This will be a shorter post than usual, as Ira did not design many new logos in these two years, perhaps because many then-current titles were in successful runs and featured his logos already. Aquaman’s new series logo by Schnapp builds on the previous one last used in his SHOWCASE appearances. the letter shapes are about the same, but the first A is larger, and the logo has an arc which to me suggests the bouyancy of being underwater. Also it leaves more room for the DC Bullet and Comics Code seal. The tagline about Aqualad is more like cover lettering than a logo, but it was repeated on a half-dozen following issues.
The next successful tryout in SHOWCASE was Metal Men, who went on to a popular series of their own. Schnapp’s logo is deceptively simple, but the bevels around each letter are well thought out, and the rivets on each M are just enough of a visual tie to the characters’ nature to make this logo memorable. While Ira did not always make the sharper corners on letters like this pointed enough for my taste, he did here.
This photostat of the original logo from the DC files makes one detail more obvious: the white connectors in the black bevels. They are subtle and hidden by color on the covers, but help make the bevels work better. I’m not sure why he didn’t use them on the inner corners of the A and each E.
Not exactly a comics logo, but close, Comicpacs were bundles of three DC comics in a sealed plastic bag with this logo on the top cardboard hangar. The savings in price was a massive one penny, but the win for DC was probably impulse buys from adults for their kids, adults who might not have bought comics otherwise. They were sold in supermarkets for a few years perhaps to use up unsold copies, I’m not sure. Schnapp was asked to imitate his Superman logo for the style, which may not have been a wise move legally, as it could weaken the trademark, but since the product did not last long it probably didn’t matter, and it might have caught the eye of Superman fans.
This Schnapp logo was designed for the series of regular appearances by the Legion of Super Heroes in ADVENTURE COMICS from issue #300 on.
In HOUSE OF SECRETS, this long-running feature finally gained a full-size feature logo from Schnapp to replace the small one in a circle he had done earlier. I like the extended strokes of M’s and N. The title is a mouthful, but good design makes it work.
The original logo from the DC files is the same, but a few white paint corrections are barely visible.
Tommy Tomorrow had been around a long time and finally had a series tryout in SHOWCASE. I remember liking it and was disappointed that he never got his own series. Once again the name is too long, but Ira makes it work by emphasizing TOMORROW and using three styles that work well together. I like the way TOMMY crosses in front of TOMORROW, and the subtle drop shadows help it read well.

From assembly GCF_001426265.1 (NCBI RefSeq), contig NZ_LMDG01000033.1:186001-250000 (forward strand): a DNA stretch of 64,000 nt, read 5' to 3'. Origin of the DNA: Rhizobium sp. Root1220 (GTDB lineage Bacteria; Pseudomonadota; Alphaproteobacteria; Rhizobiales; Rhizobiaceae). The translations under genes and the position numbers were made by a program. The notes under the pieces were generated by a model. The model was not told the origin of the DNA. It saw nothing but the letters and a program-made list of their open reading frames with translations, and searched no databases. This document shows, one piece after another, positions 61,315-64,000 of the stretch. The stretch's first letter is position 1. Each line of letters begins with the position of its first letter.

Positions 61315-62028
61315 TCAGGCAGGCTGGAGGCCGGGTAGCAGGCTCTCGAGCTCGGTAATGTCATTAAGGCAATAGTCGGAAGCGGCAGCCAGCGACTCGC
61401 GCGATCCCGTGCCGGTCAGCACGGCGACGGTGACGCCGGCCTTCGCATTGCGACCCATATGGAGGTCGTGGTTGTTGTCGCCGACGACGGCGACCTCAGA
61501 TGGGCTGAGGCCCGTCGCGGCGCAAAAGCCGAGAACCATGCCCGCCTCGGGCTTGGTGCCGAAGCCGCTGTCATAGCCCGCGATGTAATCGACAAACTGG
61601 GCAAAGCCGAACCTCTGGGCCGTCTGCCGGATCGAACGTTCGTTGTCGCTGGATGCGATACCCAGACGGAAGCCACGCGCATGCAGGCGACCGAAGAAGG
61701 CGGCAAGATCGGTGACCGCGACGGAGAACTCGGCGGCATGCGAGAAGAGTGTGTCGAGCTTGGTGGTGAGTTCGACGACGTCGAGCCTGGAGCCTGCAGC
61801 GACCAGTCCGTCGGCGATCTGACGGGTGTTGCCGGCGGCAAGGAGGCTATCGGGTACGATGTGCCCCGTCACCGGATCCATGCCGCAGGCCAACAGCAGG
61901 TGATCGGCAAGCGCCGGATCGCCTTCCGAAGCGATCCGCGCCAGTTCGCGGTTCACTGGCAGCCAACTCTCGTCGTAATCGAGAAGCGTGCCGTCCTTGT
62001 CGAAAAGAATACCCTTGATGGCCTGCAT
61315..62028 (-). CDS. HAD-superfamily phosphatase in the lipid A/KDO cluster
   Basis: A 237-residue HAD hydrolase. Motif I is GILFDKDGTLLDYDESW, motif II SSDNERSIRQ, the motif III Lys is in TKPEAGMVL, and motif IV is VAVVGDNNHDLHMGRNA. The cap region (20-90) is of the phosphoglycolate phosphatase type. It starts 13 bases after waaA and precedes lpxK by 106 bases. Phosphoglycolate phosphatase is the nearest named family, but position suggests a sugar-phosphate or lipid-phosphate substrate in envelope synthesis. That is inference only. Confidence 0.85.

The original logo from the DC files confirms that the Lee Elias character head was added after Ira’s logo was completed, but note that the small SHOWCASE logo had been pasted in place and Schnapp lettered PRESENTS under it. This is another very large original that had to be folded to fit into the file drawer, you can see the fold through the W of TOMORROW.
Several series at DC were favorites of the editor but not the readers, and I think it was true for this one from Julius Schwartz. It had a hefty series tryout in BRAVE AND BOLD, but did not receive a series until 1973, ten years later, and then lasted only six issues. Nothing wrong with Ira’s logo, which uses a flag-wave arc and shows Art Deco influences. Perhaps not enough DC readers were sports fans, or would rather read about superheroes. As I recall, some at DC used to tease Julie about it by calling it Strange Schwartz Stories.
This oddity, a comics version of the first James Bond film, had been prepared for Gilberton’s CLASSICS ILLUSTRATED series, and was published by them in England, but they thought there would be no market for it in the U.S., so sold it to DC. No one then had any idea how successful Bond would become. As on the Charlie Chan comic, Ira went with a typical faux-Chinese style popular at the time, but now frowned on. As a logo I think it’s intriguing and works well.
In 1963, Crestwood/Prize got out of the comics business and sold their two successful romance titles to DC, who continued them with the same numbering. This one got a new logo by Ira Schnapp which is similar to the previous Prize one but makes the letters more regular. YOUNG LOVE, the other title, kept the Prize logo probably by Joe Simon or Simon with Ben Oda, for some time. These titles originally by Simon and Kirby had started the romance comics genre, and with their existing three titles gave DC five in all. By now the Romance Group corner symbol had been replaced with the usual DC one, but the company still kept their romance line separate in most ways, never advertising them in the rest of their comics for instance.
With issue #50, THE BRAVE AND THE BOLD changed game plans again, becoming mostly a team-up title where any two DC characters could be paired in the same story. The first two have logos by Schnapp, above, and he did many new logos, or variations on existing logos, for the series. I like both of these. Green Arrow in particular had never had a logo I liked, and this one is pretty good. I count this as two logos.
The next issue paired these characters, and Ira had to create a new condensed version of his recent Aquaman logo that would fit next to Hawkman, which could be used unchanged. I would have been annoyed by this, but perhaps he was not.
To sum up, I found just 12 new logos by Ira Schnapp in comics with 1962-1963 cover dates, but the following year would have a lot more. Other articles in this series are on the LOGO LINKS page of my blog.